0.67

 

Combined therapy

96 (89.7)

24 (64.9)

<0.01

0.23 (0.07–0.74); 0.01

AB initiated within 3 hours

67 (62.6)

6 (16.2)

<0.01

0.07 (0.02–0.22); <0.01

Combined BL and M therapy

52 (48.6)

15 (40.5)

0.45

 

Combined BL and FQ therapy

33 (30.8)

6 (16.2)

0.09

 

Data are presented as n (%). Significant p values are indicated in bold. AB antibiotic, BL beta-lactam, CI confidence interval, COPD chronic obstructive pulmonary disease, FQ fluoroquinolone, ICU intensive care unit, M macrolide, OR odds ratio

As shown in Table 7, we explored whether the administration of a specific antibiotic combination was associated with changes in mortality, without observing significant differences. We compared mortality after the administration of either beta-lactam-macrolide (univariate analysis: OR 0.72, 95 % CI 0.34–1.54) or beta-lactam-quinolone (univariate analysis: OR 0.43, 95 % CI 0.17–1.14) regimens, without observing significant differences (data not shown).

Variables from the univariate analysis that were associated with significant changes in mortality were introduced in a multivariate model analysis. Acute kidney injury and shock at ICU admission were associated with a higher risk of ICU mortality (OR 4.56, 95 % CI 1.60–13.02; and OR 3.96, 95 % CI 1.29–12.14, respectively. Conversely, early antibiotic treatment (OR 0.07, 95 % CI 0.02–0.22) and combined therapy (OR 0.23, 95 % CI 0.07–0.74) were associated with a lower risk of mortality during ICU admission.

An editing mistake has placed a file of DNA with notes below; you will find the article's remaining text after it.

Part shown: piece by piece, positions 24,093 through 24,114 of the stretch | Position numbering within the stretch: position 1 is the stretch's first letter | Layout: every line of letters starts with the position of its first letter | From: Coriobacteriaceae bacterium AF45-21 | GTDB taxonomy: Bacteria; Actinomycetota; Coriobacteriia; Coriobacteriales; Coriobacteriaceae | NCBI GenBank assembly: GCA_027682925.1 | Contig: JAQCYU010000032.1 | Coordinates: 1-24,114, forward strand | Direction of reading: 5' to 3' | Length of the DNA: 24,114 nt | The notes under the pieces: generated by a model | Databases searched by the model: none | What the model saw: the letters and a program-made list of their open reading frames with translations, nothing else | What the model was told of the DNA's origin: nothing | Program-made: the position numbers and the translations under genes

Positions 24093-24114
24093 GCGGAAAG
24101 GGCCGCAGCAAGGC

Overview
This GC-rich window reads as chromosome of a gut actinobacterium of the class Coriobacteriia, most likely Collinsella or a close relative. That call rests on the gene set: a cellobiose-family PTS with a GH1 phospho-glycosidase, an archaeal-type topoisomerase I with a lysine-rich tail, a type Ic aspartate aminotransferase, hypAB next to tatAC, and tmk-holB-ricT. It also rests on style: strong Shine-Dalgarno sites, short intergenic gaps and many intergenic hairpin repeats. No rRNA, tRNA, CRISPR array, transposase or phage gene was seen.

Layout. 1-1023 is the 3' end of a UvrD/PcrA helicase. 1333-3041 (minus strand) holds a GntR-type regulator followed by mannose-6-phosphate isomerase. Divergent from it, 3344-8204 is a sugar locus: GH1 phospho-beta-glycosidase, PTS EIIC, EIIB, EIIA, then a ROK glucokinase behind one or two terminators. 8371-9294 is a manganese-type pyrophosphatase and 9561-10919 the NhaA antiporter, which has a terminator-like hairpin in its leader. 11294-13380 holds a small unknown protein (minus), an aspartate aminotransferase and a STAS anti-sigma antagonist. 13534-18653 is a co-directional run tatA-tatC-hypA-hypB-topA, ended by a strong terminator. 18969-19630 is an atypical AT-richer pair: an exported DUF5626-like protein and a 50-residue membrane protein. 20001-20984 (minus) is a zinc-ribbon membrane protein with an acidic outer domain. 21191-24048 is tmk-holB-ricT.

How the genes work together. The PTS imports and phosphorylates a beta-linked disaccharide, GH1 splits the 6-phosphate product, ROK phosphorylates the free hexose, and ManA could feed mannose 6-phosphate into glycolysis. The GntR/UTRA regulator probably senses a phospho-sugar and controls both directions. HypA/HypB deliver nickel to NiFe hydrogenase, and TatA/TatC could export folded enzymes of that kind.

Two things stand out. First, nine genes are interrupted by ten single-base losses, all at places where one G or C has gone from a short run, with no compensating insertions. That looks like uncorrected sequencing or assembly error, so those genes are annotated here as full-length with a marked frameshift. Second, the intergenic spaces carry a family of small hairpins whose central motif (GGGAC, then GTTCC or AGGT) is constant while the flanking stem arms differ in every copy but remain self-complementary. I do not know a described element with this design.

Furthermore, we explored if the agreement with 2007 Infectious Diseases Society of America/American Thoracic Society (IDSA/ATS) guidelines was associated with an improved outcome, observing a decreased mortality after delivery of adequate treatment (OR 0.65, 95 % CI 0.48–0.89). When we performed a multivariate analysis (variable introduced in the model: shock at admission, acute renal failure and 2007 IDSA/ATS agreement) the association was still significantly present (OR 0.39, 95 % CI 0.17–0.91). However, the same association was not present when, in the same multivariate model, the variables “combination therapy” and “early antibiotic administration” were added (for mortality for the variable “2007 IDSA/ATS agreement: OR 0.98; 95 % CI 0.32–2.97).

Discussion

The most relevant conclusions of the present analysis were the significant decrease in ICU mortality due to non-pneumococcal SCAP between the two cohorts, and the positive association between improved empirical antibiotic treatment and a lower mortality rate. These findings confirm our primary hypothesis, and are consistent with the results obtained from our previous study in patients with pneumococcal CAP from the same database [9].